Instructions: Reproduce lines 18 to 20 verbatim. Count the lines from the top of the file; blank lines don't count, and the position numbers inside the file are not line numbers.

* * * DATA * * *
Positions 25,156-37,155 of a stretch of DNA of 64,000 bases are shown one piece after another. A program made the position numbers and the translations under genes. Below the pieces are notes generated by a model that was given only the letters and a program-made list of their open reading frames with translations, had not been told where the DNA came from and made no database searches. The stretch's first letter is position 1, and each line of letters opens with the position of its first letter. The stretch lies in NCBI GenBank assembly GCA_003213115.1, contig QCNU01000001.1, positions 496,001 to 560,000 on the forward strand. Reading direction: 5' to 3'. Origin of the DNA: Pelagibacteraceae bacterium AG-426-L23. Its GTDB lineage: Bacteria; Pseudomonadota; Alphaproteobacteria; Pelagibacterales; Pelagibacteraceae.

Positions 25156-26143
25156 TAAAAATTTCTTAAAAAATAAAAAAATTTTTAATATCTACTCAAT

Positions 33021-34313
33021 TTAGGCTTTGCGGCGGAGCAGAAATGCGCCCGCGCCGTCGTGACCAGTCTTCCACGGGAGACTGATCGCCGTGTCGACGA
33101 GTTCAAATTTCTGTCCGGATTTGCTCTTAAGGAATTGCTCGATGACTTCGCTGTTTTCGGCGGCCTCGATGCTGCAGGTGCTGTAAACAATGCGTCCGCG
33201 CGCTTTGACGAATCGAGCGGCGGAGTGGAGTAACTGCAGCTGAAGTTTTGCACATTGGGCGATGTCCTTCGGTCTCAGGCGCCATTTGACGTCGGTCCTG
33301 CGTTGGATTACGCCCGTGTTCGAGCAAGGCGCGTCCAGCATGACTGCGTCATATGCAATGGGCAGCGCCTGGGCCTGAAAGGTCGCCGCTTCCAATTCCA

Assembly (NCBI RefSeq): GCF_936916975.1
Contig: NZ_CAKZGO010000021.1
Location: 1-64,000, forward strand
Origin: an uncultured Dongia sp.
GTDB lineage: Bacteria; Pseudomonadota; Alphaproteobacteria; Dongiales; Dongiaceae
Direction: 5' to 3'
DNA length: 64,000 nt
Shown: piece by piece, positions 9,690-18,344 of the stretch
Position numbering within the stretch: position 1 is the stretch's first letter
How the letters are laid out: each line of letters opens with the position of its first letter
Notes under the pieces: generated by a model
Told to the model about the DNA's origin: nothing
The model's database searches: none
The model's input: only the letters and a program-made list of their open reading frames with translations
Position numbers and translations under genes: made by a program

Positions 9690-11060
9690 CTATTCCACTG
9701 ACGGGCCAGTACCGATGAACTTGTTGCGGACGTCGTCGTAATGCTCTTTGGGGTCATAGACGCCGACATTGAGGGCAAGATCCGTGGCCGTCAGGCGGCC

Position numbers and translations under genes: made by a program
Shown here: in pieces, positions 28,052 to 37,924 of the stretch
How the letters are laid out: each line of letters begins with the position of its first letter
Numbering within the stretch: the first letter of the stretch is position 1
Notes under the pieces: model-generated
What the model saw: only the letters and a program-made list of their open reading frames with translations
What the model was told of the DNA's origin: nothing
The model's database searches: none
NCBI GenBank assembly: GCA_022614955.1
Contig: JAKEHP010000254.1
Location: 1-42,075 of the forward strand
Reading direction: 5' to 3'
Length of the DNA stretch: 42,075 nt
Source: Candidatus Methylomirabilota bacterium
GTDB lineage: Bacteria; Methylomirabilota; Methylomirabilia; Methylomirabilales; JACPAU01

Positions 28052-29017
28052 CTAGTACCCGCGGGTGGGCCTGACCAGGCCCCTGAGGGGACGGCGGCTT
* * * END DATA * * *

How the letters are laid out: each line of letters opens with the position of its first letter
Notes under the pieces: generated by a model
Told to the model about the DNA's origin: nothing